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Just behind one of Koto-ku’s many canals, you’ll find Sunday Zoo, opened only Friday to Sunday. I duck in at 1pm after lunch, just as two salary men are heading back to the office with sleepy satisfaction.

I inspect the glass jars, each clearly labelled with a country flag, roast, and wash details. Most of it is in Japanese. In the end, I decide on a Honduras. The owners, the Okunos, explain that their unusually wide selection is due to last week’s Valentine’s Day rush.

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Their weekly small-batch roasts.

Since opening two years ago, and despite their unusually brief hours, they’ve quietly gathered a coffee following far beyond this residential neighbourhood. By the time I’ve completed my order and take my seat, a mom has brought her toddler son in. By the time my coffee arrives a few minutes later, two other women have slipped in, and it begins to feel cozy.

Akemi-san quickly flips open an extra chair for one of the moms. She picks a picture book off their shelf for the boy, and one for baby girl sitting on the chair as well. There are plenty of magazines for the adults, but they’re more interested in chatting with each other or the owners.

 

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Owner Okuno Nobuharu making my cup of coffee.

Nobuharu-san has a beaming smile and even when his patrons gather eagerly in front of him, he’s never rushed. He sticks to his four filters. His meditative focus begins with the grinder, then on the water, then on the brewing. He sets his timers and waits. When everyone is served and a hush snuggles into the room, he may continue a conversation from earlier, or he considers his roasts. His small-batch roaster is right beside the counter.

I sip my coffee, which I take black. The flavour is light, fresh with cherries, maybe a hit of blossoms or tea. It’s mild, which I’ve found typical of Japanese roasts, and smooth.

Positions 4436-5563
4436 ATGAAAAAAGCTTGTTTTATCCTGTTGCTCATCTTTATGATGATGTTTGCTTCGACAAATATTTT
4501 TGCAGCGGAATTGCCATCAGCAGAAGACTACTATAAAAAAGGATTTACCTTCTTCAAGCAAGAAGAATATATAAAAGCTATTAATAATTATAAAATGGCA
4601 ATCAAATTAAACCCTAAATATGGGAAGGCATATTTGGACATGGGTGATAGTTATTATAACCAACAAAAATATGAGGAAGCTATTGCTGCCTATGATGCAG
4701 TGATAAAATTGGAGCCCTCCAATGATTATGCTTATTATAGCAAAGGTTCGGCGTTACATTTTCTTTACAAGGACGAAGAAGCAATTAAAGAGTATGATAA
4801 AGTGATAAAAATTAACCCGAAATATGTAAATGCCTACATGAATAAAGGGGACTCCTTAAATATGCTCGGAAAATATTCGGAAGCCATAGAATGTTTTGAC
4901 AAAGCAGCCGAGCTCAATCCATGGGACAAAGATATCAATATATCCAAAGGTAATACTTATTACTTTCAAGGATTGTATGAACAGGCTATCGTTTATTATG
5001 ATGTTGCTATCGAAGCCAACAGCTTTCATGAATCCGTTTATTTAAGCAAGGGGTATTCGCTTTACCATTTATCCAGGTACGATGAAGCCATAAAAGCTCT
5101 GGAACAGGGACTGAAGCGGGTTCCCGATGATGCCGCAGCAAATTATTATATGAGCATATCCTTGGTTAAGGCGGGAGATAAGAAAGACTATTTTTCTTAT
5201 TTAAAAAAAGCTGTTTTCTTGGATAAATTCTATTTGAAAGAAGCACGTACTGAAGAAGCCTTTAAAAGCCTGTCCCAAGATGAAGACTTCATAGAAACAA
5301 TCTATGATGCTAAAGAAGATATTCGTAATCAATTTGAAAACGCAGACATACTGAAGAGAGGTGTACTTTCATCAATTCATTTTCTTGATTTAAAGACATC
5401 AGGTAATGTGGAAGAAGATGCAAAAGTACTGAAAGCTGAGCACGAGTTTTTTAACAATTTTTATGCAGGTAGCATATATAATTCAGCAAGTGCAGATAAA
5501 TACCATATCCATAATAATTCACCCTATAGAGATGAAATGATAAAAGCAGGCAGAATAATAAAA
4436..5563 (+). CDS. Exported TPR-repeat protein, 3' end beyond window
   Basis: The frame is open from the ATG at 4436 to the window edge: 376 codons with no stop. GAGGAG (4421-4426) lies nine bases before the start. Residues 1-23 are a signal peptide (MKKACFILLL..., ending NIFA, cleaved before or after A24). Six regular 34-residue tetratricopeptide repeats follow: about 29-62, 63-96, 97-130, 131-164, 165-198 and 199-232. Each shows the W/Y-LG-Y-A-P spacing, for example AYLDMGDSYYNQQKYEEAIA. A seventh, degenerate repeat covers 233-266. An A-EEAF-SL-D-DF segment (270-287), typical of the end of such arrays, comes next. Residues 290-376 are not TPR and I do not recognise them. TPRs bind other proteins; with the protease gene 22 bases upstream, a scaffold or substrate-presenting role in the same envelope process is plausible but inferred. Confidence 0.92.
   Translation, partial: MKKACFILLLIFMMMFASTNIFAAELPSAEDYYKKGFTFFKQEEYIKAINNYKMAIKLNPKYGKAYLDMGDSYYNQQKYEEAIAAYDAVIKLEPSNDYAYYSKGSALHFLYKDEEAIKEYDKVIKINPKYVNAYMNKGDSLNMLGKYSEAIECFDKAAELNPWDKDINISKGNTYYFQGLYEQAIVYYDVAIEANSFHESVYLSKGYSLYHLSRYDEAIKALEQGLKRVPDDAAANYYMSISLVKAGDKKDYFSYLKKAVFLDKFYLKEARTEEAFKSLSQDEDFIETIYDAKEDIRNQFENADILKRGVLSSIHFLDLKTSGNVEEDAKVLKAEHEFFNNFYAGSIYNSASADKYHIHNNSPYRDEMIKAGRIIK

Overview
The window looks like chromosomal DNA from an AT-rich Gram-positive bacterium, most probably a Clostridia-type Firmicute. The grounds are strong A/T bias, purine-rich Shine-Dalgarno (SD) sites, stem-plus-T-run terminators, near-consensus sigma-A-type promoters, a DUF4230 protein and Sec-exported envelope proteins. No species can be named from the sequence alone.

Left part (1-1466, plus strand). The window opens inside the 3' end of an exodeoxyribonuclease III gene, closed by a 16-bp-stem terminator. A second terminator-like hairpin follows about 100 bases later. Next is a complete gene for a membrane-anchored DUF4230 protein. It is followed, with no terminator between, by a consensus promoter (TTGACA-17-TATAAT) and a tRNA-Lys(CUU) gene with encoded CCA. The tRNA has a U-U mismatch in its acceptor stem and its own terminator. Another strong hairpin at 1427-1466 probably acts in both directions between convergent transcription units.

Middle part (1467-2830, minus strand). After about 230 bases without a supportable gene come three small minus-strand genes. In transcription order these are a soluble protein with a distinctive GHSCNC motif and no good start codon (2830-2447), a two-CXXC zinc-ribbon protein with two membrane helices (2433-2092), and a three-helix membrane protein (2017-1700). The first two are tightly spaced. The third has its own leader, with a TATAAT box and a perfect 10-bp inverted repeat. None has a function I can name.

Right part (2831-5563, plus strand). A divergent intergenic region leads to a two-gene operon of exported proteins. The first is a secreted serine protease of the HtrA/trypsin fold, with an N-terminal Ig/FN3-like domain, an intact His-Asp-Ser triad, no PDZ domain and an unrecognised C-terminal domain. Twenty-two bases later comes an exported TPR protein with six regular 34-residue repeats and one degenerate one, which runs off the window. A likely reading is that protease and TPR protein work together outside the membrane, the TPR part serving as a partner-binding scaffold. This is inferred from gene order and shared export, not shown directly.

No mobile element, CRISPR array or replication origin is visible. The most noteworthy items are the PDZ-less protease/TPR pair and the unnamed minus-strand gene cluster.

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This feels like an open-house living room, with an elastic serenity that accommodates whatever characters come in. When the conversation ebbs, the faint country music and jazz float from the back corner, where the single burner stove and sink is.

Before I know it, an hour and a half has passed in the little corner table that I’ve occupied. It’s a small slab of wood which just fits my portable keyboard and propped up smartphone. Despite the steady traffic, the Okunos never ask me to move, even though I’ve taken up the bench that goes with the table. There’s something about them that allows me to relax even though I’m conspicuously out of place amongst the friends catching up and the individuals sipping their coffee while watching him brew.

By the time I leave, an entire group has come, but there’s room for them too. I’m done my article; it’s time for me to pack up. As I do, Akemi-san passes me a map of the area’s local cafes, encouraging me to try them all. It feels like I’m leaving an intimate afternoon tea party too soon. By the time I bow and slide the door closed Akemi-san calls just firmly enough above the chatter, ‘Matta ne!’ Until next time!

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Their modest thoughtfully assembled shelf collection.

Good For:

  • Coffee: Drip / Pour-Over (they serve decaf)
  • Friends: Hangouts & catching up
  • Work* They don’t have WiFi, and there is one small table that will fit a netbook.
  • Chilling and reading* (small, but the owners are friendly)
Address: Hirano 12-chome 7-4, Koto-ku, Tokyo
東京都江東区平野12丁目7−4
Hours (Closed Tues-Thurs) Fri, Sat, Sun: 10:30-18:00
Sun: 10:30-16:30
営業日【月・火・水木 定休日】 金・土・ 10:30~18:00
日 10:30~16:30

If you liked this post, check out the full list of Kiyosumishirakawa’s Cafes.

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